Archive for September 2013

Tomb Raider is Really, Really Good

Here’s a great example of me wondering if I’m having a contrarian opinion just to have one, but here it is anyway: I thought Tomb Raider was a much better game than Last of Us.

I know, Last of Us has a superior story. Tomb Raider’s story could be best described as ‘imagine if the writers of Lost explained what was going on!’  Also, while there were interesting goings-ons in the various journals and artifacts you found throughout the island, the characters with actual speaking roles were little more than caricatures.  Also, I realize that working at Bioware has morphed me into being a VO snob, but other than Lara herself, the VO in TR ranges all the way from ‘bad’ to ‘dear lord godawful’.  There is certainly no one with the writing and depth of Ellie from LoU.

That being said, Last of Us suffered most from the fact that the game design completely undercut the story – a stealth game where your sidekick girl was too stupid to hide from zombies, in a world where human life is precious but not so precious that you don’t kill every damn person you meet.  Tomb Raider was trying to sell a different fantasy – to make an interactive Indiana Jones movie – and in this regard, they did an admirable job.  In particular, the adrenaline sequences (sliding down waterfalls, dodging avalanches) are masterfully done, and completely pull you in.

A lot of hay has been made about Lara Croft starting vulnerable and weak, but from my point of view, this was one of the strongest thing about the experience.  Everything about Lara starts off hesitant and uncertain, and its really gratifying to play her as she starts to earn her swagger.

Other notes:

  • Unlike LoU, guns actually work on this island!  At any rate, it was possible to kill people with guns.
  • It may be time for me to play a pure stealth game, because I’ve played two games in a row now where it teases you with the potential of stealth, and then forces you into way too many open gunfights.
  • Lara Croft has so many different pain gasps, heavy breathing and other gutteral exclamations that one can only imagine the cold sweats that must have broken out in that recording session.

Would play again.  Next on the docket is Hitman: Absolution, because the trailer promised me leather-clad nuns.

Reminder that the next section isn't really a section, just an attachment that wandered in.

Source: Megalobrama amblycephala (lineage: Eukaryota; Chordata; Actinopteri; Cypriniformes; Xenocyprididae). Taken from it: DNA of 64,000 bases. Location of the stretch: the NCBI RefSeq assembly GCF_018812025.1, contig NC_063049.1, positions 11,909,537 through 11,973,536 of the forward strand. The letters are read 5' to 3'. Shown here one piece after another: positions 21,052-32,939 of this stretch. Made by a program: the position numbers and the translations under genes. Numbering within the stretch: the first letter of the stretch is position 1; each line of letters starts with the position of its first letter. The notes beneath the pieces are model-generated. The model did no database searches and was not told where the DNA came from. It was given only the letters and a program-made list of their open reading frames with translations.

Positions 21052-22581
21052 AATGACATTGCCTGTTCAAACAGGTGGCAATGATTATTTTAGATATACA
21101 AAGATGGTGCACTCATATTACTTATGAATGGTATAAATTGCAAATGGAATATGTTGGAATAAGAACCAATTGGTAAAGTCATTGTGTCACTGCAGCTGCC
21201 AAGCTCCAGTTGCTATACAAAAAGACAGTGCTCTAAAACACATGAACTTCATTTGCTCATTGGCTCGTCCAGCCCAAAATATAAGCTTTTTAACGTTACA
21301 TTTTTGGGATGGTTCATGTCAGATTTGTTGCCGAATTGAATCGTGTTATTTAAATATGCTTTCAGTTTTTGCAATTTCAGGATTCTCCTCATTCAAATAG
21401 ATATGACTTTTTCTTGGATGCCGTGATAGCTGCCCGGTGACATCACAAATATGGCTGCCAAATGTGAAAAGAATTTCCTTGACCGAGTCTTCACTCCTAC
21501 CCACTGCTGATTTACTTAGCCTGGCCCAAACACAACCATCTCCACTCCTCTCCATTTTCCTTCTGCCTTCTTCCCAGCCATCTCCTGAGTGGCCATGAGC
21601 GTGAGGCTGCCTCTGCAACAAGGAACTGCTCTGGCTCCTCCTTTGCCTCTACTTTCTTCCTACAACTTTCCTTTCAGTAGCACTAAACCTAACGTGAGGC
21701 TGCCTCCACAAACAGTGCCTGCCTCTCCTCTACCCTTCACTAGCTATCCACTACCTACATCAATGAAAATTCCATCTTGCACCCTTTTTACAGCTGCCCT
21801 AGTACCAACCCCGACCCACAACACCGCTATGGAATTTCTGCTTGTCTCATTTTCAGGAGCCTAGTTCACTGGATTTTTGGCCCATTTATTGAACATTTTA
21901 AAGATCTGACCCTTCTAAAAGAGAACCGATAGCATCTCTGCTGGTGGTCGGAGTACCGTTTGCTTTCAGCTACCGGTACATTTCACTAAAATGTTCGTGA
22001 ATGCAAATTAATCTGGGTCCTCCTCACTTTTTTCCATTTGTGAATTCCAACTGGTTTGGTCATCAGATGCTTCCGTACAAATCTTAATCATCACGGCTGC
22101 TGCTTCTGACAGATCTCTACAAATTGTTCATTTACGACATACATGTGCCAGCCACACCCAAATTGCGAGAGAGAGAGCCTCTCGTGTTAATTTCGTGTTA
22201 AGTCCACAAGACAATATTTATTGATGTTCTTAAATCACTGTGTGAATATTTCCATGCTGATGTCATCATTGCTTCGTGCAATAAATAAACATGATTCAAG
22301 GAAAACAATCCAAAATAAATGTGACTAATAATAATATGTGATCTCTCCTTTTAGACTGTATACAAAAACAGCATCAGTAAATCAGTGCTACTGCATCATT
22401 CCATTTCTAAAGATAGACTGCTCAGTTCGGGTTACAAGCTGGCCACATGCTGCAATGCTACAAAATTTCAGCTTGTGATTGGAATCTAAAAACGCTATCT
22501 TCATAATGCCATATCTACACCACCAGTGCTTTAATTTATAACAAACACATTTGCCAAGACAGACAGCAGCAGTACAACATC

Goodbye, Diablo 3 Auction House

The trick with playing with real money is when you start letting that real money drive game design decisions – or even give the appearance of doing so.  When Diablo III launched last summer, most people (myself included) felt like the game just wasn’t as sticky as it was in the old days.  Since the one thing that was significantly changed in the design was the introduction of the Auction House (for either real money or in-game gold), this was pointed to as a culprit- clearly, said the players, loot rates were driven down to make people used the auction house (this link is a very good read, btw).

Diablo 3 has no real reward loop – there is only a frustration loop, which can be temporarily alleviated by using the Auction House. As the game progresses in the hardest difficulty (Inferno), the frustration part of the loop gets longer and longer, as upgrades become more and more difficult to buy…. New players will not experience Diablo 2’s reward loop, and will not get hooked. They will enjoy the game, get to the end, and (for the most part) wonder what the big fuss was about, lose interest, and wander away….

Out of necessity, Diablo 3’s reward system has to account for the Auction House. Because equipment is never destroyed, in-game rewards can never be too frequent or powerful or they will flood the Auction House, eventually trivializing game difficulty. There have been many solutions proposed (here is one particularly insightful discussion), but the reward system seems so intertwined with the Auction House that it’s difficult to see a radical change coming.

One of the interesting points made by the players was that the issues were made worse because the playerbase was so much larger.

 Even World of Warcraft‘s auction houses exhibit roughly the same behaviour because each shard contains only about 5,000 players. But when you find what looks like a good item in Diablo III, it inevitably turns out to be not quite as good as you thought because there are so many better ones already on the auction house. If you can see the farming output of millions of players and compare it to your own findings, of course your loot is going to seem like crap.

No matter what the truth, the players will want to assume the worst out of the developers.